MINNEAPOLIS — An eastern Minnesota county has received additional federal grant money to help residents remove lead paint in their homes.
Hennepin County is receiving $3.4 million from the U.S. Department of Housing and Urban Development, Minnesota Public Radio reported .
The county will use the money to fund grants to help low and moderate-income families living in the Twin Cities area get rid of lead paint in their homes. Families with children under the age of 6 will be given priority.
“At times over the years we’ve had a long waiting list, but right now we actually don’t,” said Michael Jensen, lead abatement program manager for Hennepin County. “It’s about 3 weeks to a month long. So, we are actively looking for families to enroll in the program.”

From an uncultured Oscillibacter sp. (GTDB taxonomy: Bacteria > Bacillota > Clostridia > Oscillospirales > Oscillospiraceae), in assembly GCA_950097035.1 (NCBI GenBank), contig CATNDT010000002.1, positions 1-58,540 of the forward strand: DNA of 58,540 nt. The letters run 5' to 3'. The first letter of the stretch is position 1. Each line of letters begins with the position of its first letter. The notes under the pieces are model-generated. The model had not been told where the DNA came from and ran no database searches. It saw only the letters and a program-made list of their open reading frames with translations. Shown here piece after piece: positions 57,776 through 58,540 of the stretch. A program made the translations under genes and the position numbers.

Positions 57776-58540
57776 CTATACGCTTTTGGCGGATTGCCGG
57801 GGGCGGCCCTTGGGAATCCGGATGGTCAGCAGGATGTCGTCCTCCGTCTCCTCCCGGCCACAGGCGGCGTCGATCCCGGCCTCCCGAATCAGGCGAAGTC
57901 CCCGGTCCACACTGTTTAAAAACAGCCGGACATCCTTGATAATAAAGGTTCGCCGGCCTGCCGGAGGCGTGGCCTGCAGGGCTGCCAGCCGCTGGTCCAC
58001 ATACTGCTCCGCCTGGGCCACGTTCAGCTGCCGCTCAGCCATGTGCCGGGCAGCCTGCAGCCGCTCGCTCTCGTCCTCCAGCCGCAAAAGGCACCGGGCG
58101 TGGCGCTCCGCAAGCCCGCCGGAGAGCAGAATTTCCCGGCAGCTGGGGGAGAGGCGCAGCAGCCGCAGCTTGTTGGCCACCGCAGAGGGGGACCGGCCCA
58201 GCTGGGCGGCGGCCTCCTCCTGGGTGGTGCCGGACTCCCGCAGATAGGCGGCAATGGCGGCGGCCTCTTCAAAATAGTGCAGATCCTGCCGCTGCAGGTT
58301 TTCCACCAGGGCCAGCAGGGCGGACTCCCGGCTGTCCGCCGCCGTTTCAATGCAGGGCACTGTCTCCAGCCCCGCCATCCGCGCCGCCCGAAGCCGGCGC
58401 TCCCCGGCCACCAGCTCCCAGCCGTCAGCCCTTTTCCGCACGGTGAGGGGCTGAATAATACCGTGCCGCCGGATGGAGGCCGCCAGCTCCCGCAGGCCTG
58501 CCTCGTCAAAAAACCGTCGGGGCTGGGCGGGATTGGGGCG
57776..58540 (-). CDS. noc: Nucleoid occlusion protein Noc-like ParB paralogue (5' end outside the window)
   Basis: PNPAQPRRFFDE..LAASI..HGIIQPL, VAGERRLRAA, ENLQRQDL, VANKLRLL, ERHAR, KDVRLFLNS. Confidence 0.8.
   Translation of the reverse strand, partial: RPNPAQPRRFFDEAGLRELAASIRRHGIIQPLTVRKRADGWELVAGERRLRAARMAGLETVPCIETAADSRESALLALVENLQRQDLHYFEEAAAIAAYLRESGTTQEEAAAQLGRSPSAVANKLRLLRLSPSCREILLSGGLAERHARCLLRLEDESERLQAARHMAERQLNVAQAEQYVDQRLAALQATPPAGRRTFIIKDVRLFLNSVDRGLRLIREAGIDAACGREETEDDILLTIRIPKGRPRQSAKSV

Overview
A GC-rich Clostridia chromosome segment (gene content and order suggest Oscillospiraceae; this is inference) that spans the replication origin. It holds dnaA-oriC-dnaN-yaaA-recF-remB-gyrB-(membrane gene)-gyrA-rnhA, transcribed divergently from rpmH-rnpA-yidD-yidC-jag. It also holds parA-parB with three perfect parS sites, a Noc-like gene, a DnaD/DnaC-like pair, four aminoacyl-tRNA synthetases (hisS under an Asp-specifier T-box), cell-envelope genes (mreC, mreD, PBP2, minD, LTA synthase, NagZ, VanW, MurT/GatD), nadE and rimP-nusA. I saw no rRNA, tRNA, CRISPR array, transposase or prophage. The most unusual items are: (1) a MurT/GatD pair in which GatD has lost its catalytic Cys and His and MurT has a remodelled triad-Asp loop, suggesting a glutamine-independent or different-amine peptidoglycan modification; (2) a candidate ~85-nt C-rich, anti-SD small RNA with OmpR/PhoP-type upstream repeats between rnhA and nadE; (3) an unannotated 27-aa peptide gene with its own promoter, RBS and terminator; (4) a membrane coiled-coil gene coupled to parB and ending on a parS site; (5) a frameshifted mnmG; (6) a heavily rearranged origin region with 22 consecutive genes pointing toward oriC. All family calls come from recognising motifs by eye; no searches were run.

Apartment owners are required to provide matching funds, but homeowners aren’t required to match the funds.
The grants typically cover window replacement, which generally cost about $7,500. Temporary housing assistance is also available.
Most homes built before 1940 have lead paint, Jensen said.
The county has received more than $30 million in federal grant money since 2003 to help with lead paint removal. The money has been used to test more than 5,500 housing units, the county said.
Nearly 400 children in the county had blood lead levels high enough to damage their health last year.
Young children can suffer brain and nerve damage if exposed to lead paint. It can also cause learning or behavior problems.
Information from: Minnesota Public Radio News, http://www.mprnews.org